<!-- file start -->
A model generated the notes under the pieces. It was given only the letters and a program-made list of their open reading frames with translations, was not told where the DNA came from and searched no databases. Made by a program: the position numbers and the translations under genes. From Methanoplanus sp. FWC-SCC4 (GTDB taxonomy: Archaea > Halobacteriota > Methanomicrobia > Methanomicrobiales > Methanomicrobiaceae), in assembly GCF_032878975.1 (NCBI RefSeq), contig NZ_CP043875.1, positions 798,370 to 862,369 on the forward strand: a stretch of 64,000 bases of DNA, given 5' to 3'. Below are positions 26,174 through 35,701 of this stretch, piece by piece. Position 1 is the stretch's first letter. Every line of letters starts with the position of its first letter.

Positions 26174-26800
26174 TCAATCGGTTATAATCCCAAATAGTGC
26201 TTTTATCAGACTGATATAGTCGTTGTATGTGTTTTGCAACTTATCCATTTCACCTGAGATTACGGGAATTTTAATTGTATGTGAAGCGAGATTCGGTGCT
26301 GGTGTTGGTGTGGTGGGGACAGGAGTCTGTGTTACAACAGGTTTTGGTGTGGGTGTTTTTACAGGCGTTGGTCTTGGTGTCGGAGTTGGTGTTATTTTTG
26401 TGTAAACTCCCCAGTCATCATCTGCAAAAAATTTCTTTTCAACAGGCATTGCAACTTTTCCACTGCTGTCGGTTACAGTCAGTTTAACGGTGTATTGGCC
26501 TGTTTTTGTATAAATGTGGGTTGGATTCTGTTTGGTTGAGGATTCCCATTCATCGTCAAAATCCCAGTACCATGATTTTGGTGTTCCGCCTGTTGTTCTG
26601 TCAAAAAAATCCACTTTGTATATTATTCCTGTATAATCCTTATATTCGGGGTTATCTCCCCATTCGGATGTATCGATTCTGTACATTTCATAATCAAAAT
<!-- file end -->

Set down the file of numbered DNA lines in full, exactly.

A model generated the notes under the pieces. It was given only the letters and a program-made list of their open reading frames with translations, was not told where the DNA came from and searched no databases. Made by a program: the position numbers and the translations under genes. From Methanoplanus sp. FWC-SCC4 (GTDB taxonomy: Archaea > Halobacteriota > Methanomicrobia > Methanomicrobiales > Methanomicrobiaceae), in assembly GCF_032878975.1 (NCBI RefSeq), contig NZ_CP043875.1, positions 798,370 to 862,369 on the forward strand: a stretch of 64,000 bases of DNA, given 5' to 3'. Below are positions 26,174 through 35,701 of this stretch, piece by piece. Position 1 is the stretch's first letter. Every line of letters starts with the position of its first letter.

Positions 26174-26800
26174 TCAATCGGTTATAATCCCAAATAGTGC
26201 TTTTATCAGACTGATATAGTCGTTGTATGTGTTTTGCAACTTATCCATTTCACCTGAGATTACGGGAATTTTAATTGTATGTGAAGCGAGATTCGGTGCT
26301 GGTGTTGGTGTGGTGGGGACAGGAGTCTGTGTTACAACAGGTTTTGGTGTGGGTGTTTTTACAGGCGTTGGTCTTGGTGTCGGAGTTGGTGTTATTTTTG
26401 TGTAAACTCCCCAGTCATCATCTGCAAAAAATTTCTTTTCAACAGGCATTGCAACTTTTCCACTGCTGTCGGTTACAGTCAGTTTAACGGTGTATTGGCC
26501 TGTTTTTGTATAAATGTGGGTTGGATTCTGTTTGGTTGAGGATTCCCATTCATCGTCAAAATCCCAGTACCATGATTTTGGTGTTCCGCCTGTTGTTCTG
26601 TCAAAAAAATCCACTTTGTATATTATTCCTGTATAATCCTTATATTCGGGGTTATCTCCCCATTCGGATGTATCGATTCTGTACATTTCATAATCAAAAT